Background to Controversy
Most of the early heresies were Trinitarian and Christological in nature, but Collyridianism stood alone as a heresy that sought to deify the Blessed Virgin Mary. Little is known about the movement’s theology. Not even the names of the group’s leaders are mentioned by writers of the time. This sect’s excessive Marian devotion developed into the idolatry of Mary worship. This aberration grew out of the Church’s rightful veneration of Mary as ever-virgin, Mother of God, and powerful heavenly intercessor, but crossed the line of orthodoxy when certain Christians began to worship Mary as divine. Details about the Collyridians are scanty, but one of the few specifics we know of them is that at their liturgical service bread was offered as a sacrifice to Mary.
The heresy of the Collyridians was very simple: They worshiped Mary. This was in direct conflict with the Catholic Church’s condemnation of idolatry, which had been condemned by God himself: “You shall have no other gods before me. You shall not make for yourself a graven image, or any likeness of anything that is in heaven above, or that is in the earth beneath, or that is in the water under the earth; you shall not bow down to them or serve them; for I the Lord your God am a jealous God” (Ex. 20:3-5; cf. Deut. 5:7, 6:14; 1 Cor. 4:8-6, 10:19-20; Eph. 5:5). This proscription applies not just to statue worship, but to the worship of anything besides God.
It is ironic that the most diligent opponent of the Collyridians was Epiphanius (315-403), the bishop of Salamis. He was widely renowned for his learning and holy asceticism and was a close friend of Jerome, but he was also a rude and querulous man who garnered many enemies, some of whom were fellow bishops.
Though Epiphanius’s efforts to quash the Collyridians were laudable and his theological and scriptural reasoning against their idolatry was sound, he himself was not free from error in the area of honoring God’s friends. The vehemence of his opposition to the Collyridians’ idolatry was rivaled by his fanatical opposition to icons.
In a description that is reminiscent of certain modern-day Fundamentalist foes of Catholic Marian doctrines and of venerating icons and images, patristics scholar Aloys Dirksen, C.P.P.S., describes Epiphanius as having a “fiery temperament and unreasonable impetuosity . . . that made the calm objectivity necessary for scholarly work impossible for him. His narrow-mindedness is apparent in the part he played in the Origenist controversy and the violence with which he attacked the veneration of images.
“He considered this idolatry, and in his testament he anathematized anyone who would even gaze upon a picture of the Logos-God. His temperament made him suspicious of heresy everywhere, and he made capital of even the smallest inaccuracy of statement. It appeared impossible for him to see any viewpoint but his own. Since he lacked critical acumen and was a poor, even a tiresome writer, his works would be of little value if it were not for his many quotations [of others]. He thus saved much that would otherwise have been lost to us” (Elementary Patrology [St. Louis: Herder, 1959], 117).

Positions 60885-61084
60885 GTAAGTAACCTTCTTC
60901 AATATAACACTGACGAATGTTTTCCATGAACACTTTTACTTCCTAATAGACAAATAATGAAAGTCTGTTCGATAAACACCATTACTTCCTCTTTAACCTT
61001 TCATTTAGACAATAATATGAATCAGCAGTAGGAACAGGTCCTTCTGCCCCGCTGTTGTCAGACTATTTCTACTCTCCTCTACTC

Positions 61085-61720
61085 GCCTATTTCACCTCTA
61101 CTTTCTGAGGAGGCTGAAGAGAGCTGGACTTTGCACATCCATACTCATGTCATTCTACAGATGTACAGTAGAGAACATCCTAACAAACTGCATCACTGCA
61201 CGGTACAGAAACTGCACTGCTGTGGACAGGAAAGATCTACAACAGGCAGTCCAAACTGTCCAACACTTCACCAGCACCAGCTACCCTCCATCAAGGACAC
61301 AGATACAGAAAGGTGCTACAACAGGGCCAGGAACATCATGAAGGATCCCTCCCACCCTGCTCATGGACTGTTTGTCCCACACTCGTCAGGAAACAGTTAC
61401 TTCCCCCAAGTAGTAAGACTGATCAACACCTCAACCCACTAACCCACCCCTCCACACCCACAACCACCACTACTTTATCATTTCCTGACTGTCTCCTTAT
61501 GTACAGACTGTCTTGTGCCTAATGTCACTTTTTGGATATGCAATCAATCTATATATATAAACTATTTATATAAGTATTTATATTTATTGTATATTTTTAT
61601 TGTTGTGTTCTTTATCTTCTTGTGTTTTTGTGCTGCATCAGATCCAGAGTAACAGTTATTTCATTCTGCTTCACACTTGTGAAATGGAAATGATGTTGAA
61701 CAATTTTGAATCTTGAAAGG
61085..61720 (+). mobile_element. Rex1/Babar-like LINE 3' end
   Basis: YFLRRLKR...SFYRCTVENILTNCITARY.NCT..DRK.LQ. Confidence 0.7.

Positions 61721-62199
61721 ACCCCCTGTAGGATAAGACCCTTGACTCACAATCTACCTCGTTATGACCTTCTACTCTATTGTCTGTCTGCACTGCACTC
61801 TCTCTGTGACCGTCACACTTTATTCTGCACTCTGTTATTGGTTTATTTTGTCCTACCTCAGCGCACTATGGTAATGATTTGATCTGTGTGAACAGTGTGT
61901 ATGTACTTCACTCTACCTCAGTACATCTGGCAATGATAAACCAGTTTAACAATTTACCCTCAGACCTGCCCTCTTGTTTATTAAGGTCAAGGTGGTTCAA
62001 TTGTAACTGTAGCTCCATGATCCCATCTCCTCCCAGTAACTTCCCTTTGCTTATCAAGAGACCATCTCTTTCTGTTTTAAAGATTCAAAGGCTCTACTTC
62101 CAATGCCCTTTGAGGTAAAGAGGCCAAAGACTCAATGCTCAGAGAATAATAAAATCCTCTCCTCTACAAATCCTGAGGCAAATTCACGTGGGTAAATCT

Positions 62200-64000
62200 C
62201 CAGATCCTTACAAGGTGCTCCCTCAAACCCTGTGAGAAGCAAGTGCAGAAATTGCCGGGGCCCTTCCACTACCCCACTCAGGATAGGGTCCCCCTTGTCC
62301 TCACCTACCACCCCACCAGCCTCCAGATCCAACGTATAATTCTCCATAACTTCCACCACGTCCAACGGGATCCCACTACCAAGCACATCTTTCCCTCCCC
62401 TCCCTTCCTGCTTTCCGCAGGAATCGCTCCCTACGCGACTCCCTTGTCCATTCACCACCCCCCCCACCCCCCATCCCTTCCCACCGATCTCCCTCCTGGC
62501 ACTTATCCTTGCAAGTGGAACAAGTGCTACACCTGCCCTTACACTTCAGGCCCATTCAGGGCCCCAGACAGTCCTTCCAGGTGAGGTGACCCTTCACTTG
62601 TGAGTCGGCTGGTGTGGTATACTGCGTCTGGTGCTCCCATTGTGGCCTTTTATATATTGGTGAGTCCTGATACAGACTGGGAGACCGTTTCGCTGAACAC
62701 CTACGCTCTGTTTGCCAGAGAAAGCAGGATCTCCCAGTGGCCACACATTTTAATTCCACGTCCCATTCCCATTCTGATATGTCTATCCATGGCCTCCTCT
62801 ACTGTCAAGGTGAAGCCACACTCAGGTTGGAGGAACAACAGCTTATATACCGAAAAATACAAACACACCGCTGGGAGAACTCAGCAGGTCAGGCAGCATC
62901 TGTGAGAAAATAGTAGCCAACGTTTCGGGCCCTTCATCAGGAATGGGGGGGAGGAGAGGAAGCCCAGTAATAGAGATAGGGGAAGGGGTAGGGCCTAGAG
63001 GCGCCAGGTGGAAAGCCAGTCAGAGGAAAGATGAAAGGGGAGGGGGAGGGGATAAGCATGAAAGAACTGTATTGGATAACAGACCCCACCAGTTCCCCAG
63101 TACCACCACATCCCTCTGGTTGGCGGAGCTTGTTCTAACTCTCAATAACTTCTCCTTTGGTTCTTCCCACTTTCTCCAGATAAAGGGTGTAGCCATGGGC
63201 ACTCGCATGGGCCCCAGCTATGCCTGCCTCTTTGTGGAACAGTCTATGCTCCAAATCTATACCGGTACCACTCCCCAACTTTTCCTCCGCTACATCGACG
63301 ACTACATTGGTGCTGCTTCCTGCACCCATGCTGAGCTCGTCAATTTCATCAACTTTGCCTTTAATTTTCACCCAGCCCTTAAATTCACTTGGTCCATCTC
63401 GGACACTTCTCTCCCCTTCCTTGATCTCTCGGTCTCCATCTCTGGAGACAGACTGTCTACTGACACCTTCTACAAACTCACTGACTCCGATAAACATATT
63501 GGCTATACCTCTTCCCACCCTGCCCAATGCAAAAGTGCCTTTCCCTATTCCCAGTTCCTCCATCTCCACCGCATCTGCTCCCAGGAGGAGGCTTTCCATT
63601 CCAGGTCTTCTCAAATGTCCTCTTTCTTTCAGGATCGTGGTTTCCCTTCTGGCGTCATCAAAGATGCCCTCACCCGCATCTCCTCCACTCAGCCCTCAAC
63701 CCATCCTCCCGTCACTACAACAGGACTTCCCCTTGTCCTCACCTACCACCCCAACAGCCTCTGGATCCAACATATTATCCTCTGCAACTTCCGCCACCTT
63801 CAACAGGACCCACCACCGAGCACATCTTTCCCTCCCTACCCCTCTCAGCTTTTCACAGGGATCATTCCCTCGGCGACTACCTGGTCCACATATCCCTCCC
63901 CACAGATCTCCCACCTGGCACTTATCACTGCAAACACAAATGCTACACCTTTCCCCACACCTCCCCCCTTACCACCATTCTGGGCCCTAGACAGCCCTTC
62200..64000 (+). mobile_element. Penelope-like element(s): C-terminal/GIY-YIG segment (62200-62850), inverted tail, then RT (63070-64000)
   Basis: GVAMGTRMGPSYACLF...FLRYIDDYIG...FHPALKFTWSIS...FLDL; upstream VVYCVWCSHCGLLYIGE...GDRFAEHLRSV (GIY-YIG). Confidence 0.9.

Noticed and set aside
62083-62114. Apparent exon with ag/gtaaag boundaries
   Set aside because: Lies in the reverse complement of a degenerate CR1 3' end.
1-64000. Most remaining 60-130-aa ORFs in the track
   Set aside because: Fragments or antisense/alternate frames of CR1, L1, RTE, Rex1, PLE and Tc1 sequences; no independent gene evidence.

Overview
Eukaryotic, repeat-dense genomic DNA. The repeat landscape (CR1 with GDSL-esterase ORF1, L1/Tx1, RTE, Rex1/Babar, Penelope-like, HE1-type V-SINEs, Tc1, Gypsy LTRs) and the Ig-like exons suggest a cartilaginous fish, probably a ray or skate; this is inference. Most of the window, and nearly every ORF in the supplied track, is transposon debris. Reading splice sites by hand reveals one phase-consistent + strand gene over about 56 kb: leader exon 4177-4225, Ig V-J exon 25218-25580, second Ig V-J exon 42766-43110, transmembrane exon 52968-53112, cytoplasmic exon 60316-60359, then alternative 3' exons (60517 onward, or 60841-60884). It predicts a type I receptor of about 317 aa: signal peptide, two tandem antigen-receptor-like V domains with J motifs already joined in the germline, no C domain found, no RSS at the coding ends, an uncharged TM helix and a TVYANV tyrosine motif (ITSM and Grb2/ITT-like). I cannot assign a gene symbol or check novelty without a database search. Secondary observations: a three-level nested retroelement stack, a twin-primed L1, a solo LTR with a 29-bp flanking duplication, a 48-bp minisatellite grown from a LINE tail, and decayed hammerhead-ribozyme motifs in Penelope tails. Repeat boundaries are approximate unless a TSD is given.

Epiphanius wrote against the Collyridians in his most important apologetic work, Panarion (Medicine Box [374-377]), a tour-de-force refutation of over eighty heresies known to him. He refuted the two extreme and diametrically opposed Marian heresies of his day, Collyridianism (which overly exalted Mary) and Antidicomarianitism, an Arabian movement that debased Mary’s status and virtues, to the point of claiming “that holy Mary had intercourse with a man, that is to say, Joseph, after the birth of Christ” (Panarion 78:1).
The Collyridians were primarily women who developed a syncretistic combination of Catholicism and pag an goddess cult customs. After describing the “awful and b.asphemous ceremony,” in which they adorn a chair or a square throne and spread a linen cloth over it for their ritual, Epiphanius writes, “Certain women there in Arabia have introduced this absurd teaching from Thracia: how they offer up a sacrifice of bread rolls in the name of the ever-Virgin Mary, and all partake of this bread” (Panarion 78:13). He emphasizes the difference between Mary and God: “It is not right to honor the saints beyond their due” (ibid. 78:23); “Now the body of Mary was indeed holy, but it was not God; the Virgin was indeed a virgin and revered, but she was not given to us for worship, but she herself worshiped him who was born in the flesh from her. . . . Honor Mary, but let the Father, the Son, and the Holy Spirit be worshiped, but let no one worship Mary, . . . even though Mary is most beautiful and holy and venerable, yet she is not to be worshiped” (ibid. 79:1, 4).
With Epiphanius we can say that anyone who worships Mary or any other creature is committing idolatry and must be rebuked. We should look to Scripture, at the case of the angel who rebuked John for his temptation to idolatry, to see how to admonish modern-day Collyridians: “At this I fell at his feet to worship him. But he said to me, `Do not do it! I am a fellow servant with you and with your brothers who hold to the testimony of Jesus. Worship God!'” (Rev. 19:10). No doubt, our Lady herself would say this to any who would seek to worship her.
Collyridianism is seen today in various forms. Those “hyper-Marian” groups and writers who overly exalt Mary and focus on her to the exclusion (or near exclusion) of Christ are guilty of something approaching idolatry. Modern feminism is the source of a recycled Collyridianism that worships a “mother goddess” and seeks to “re-image” God in female terms.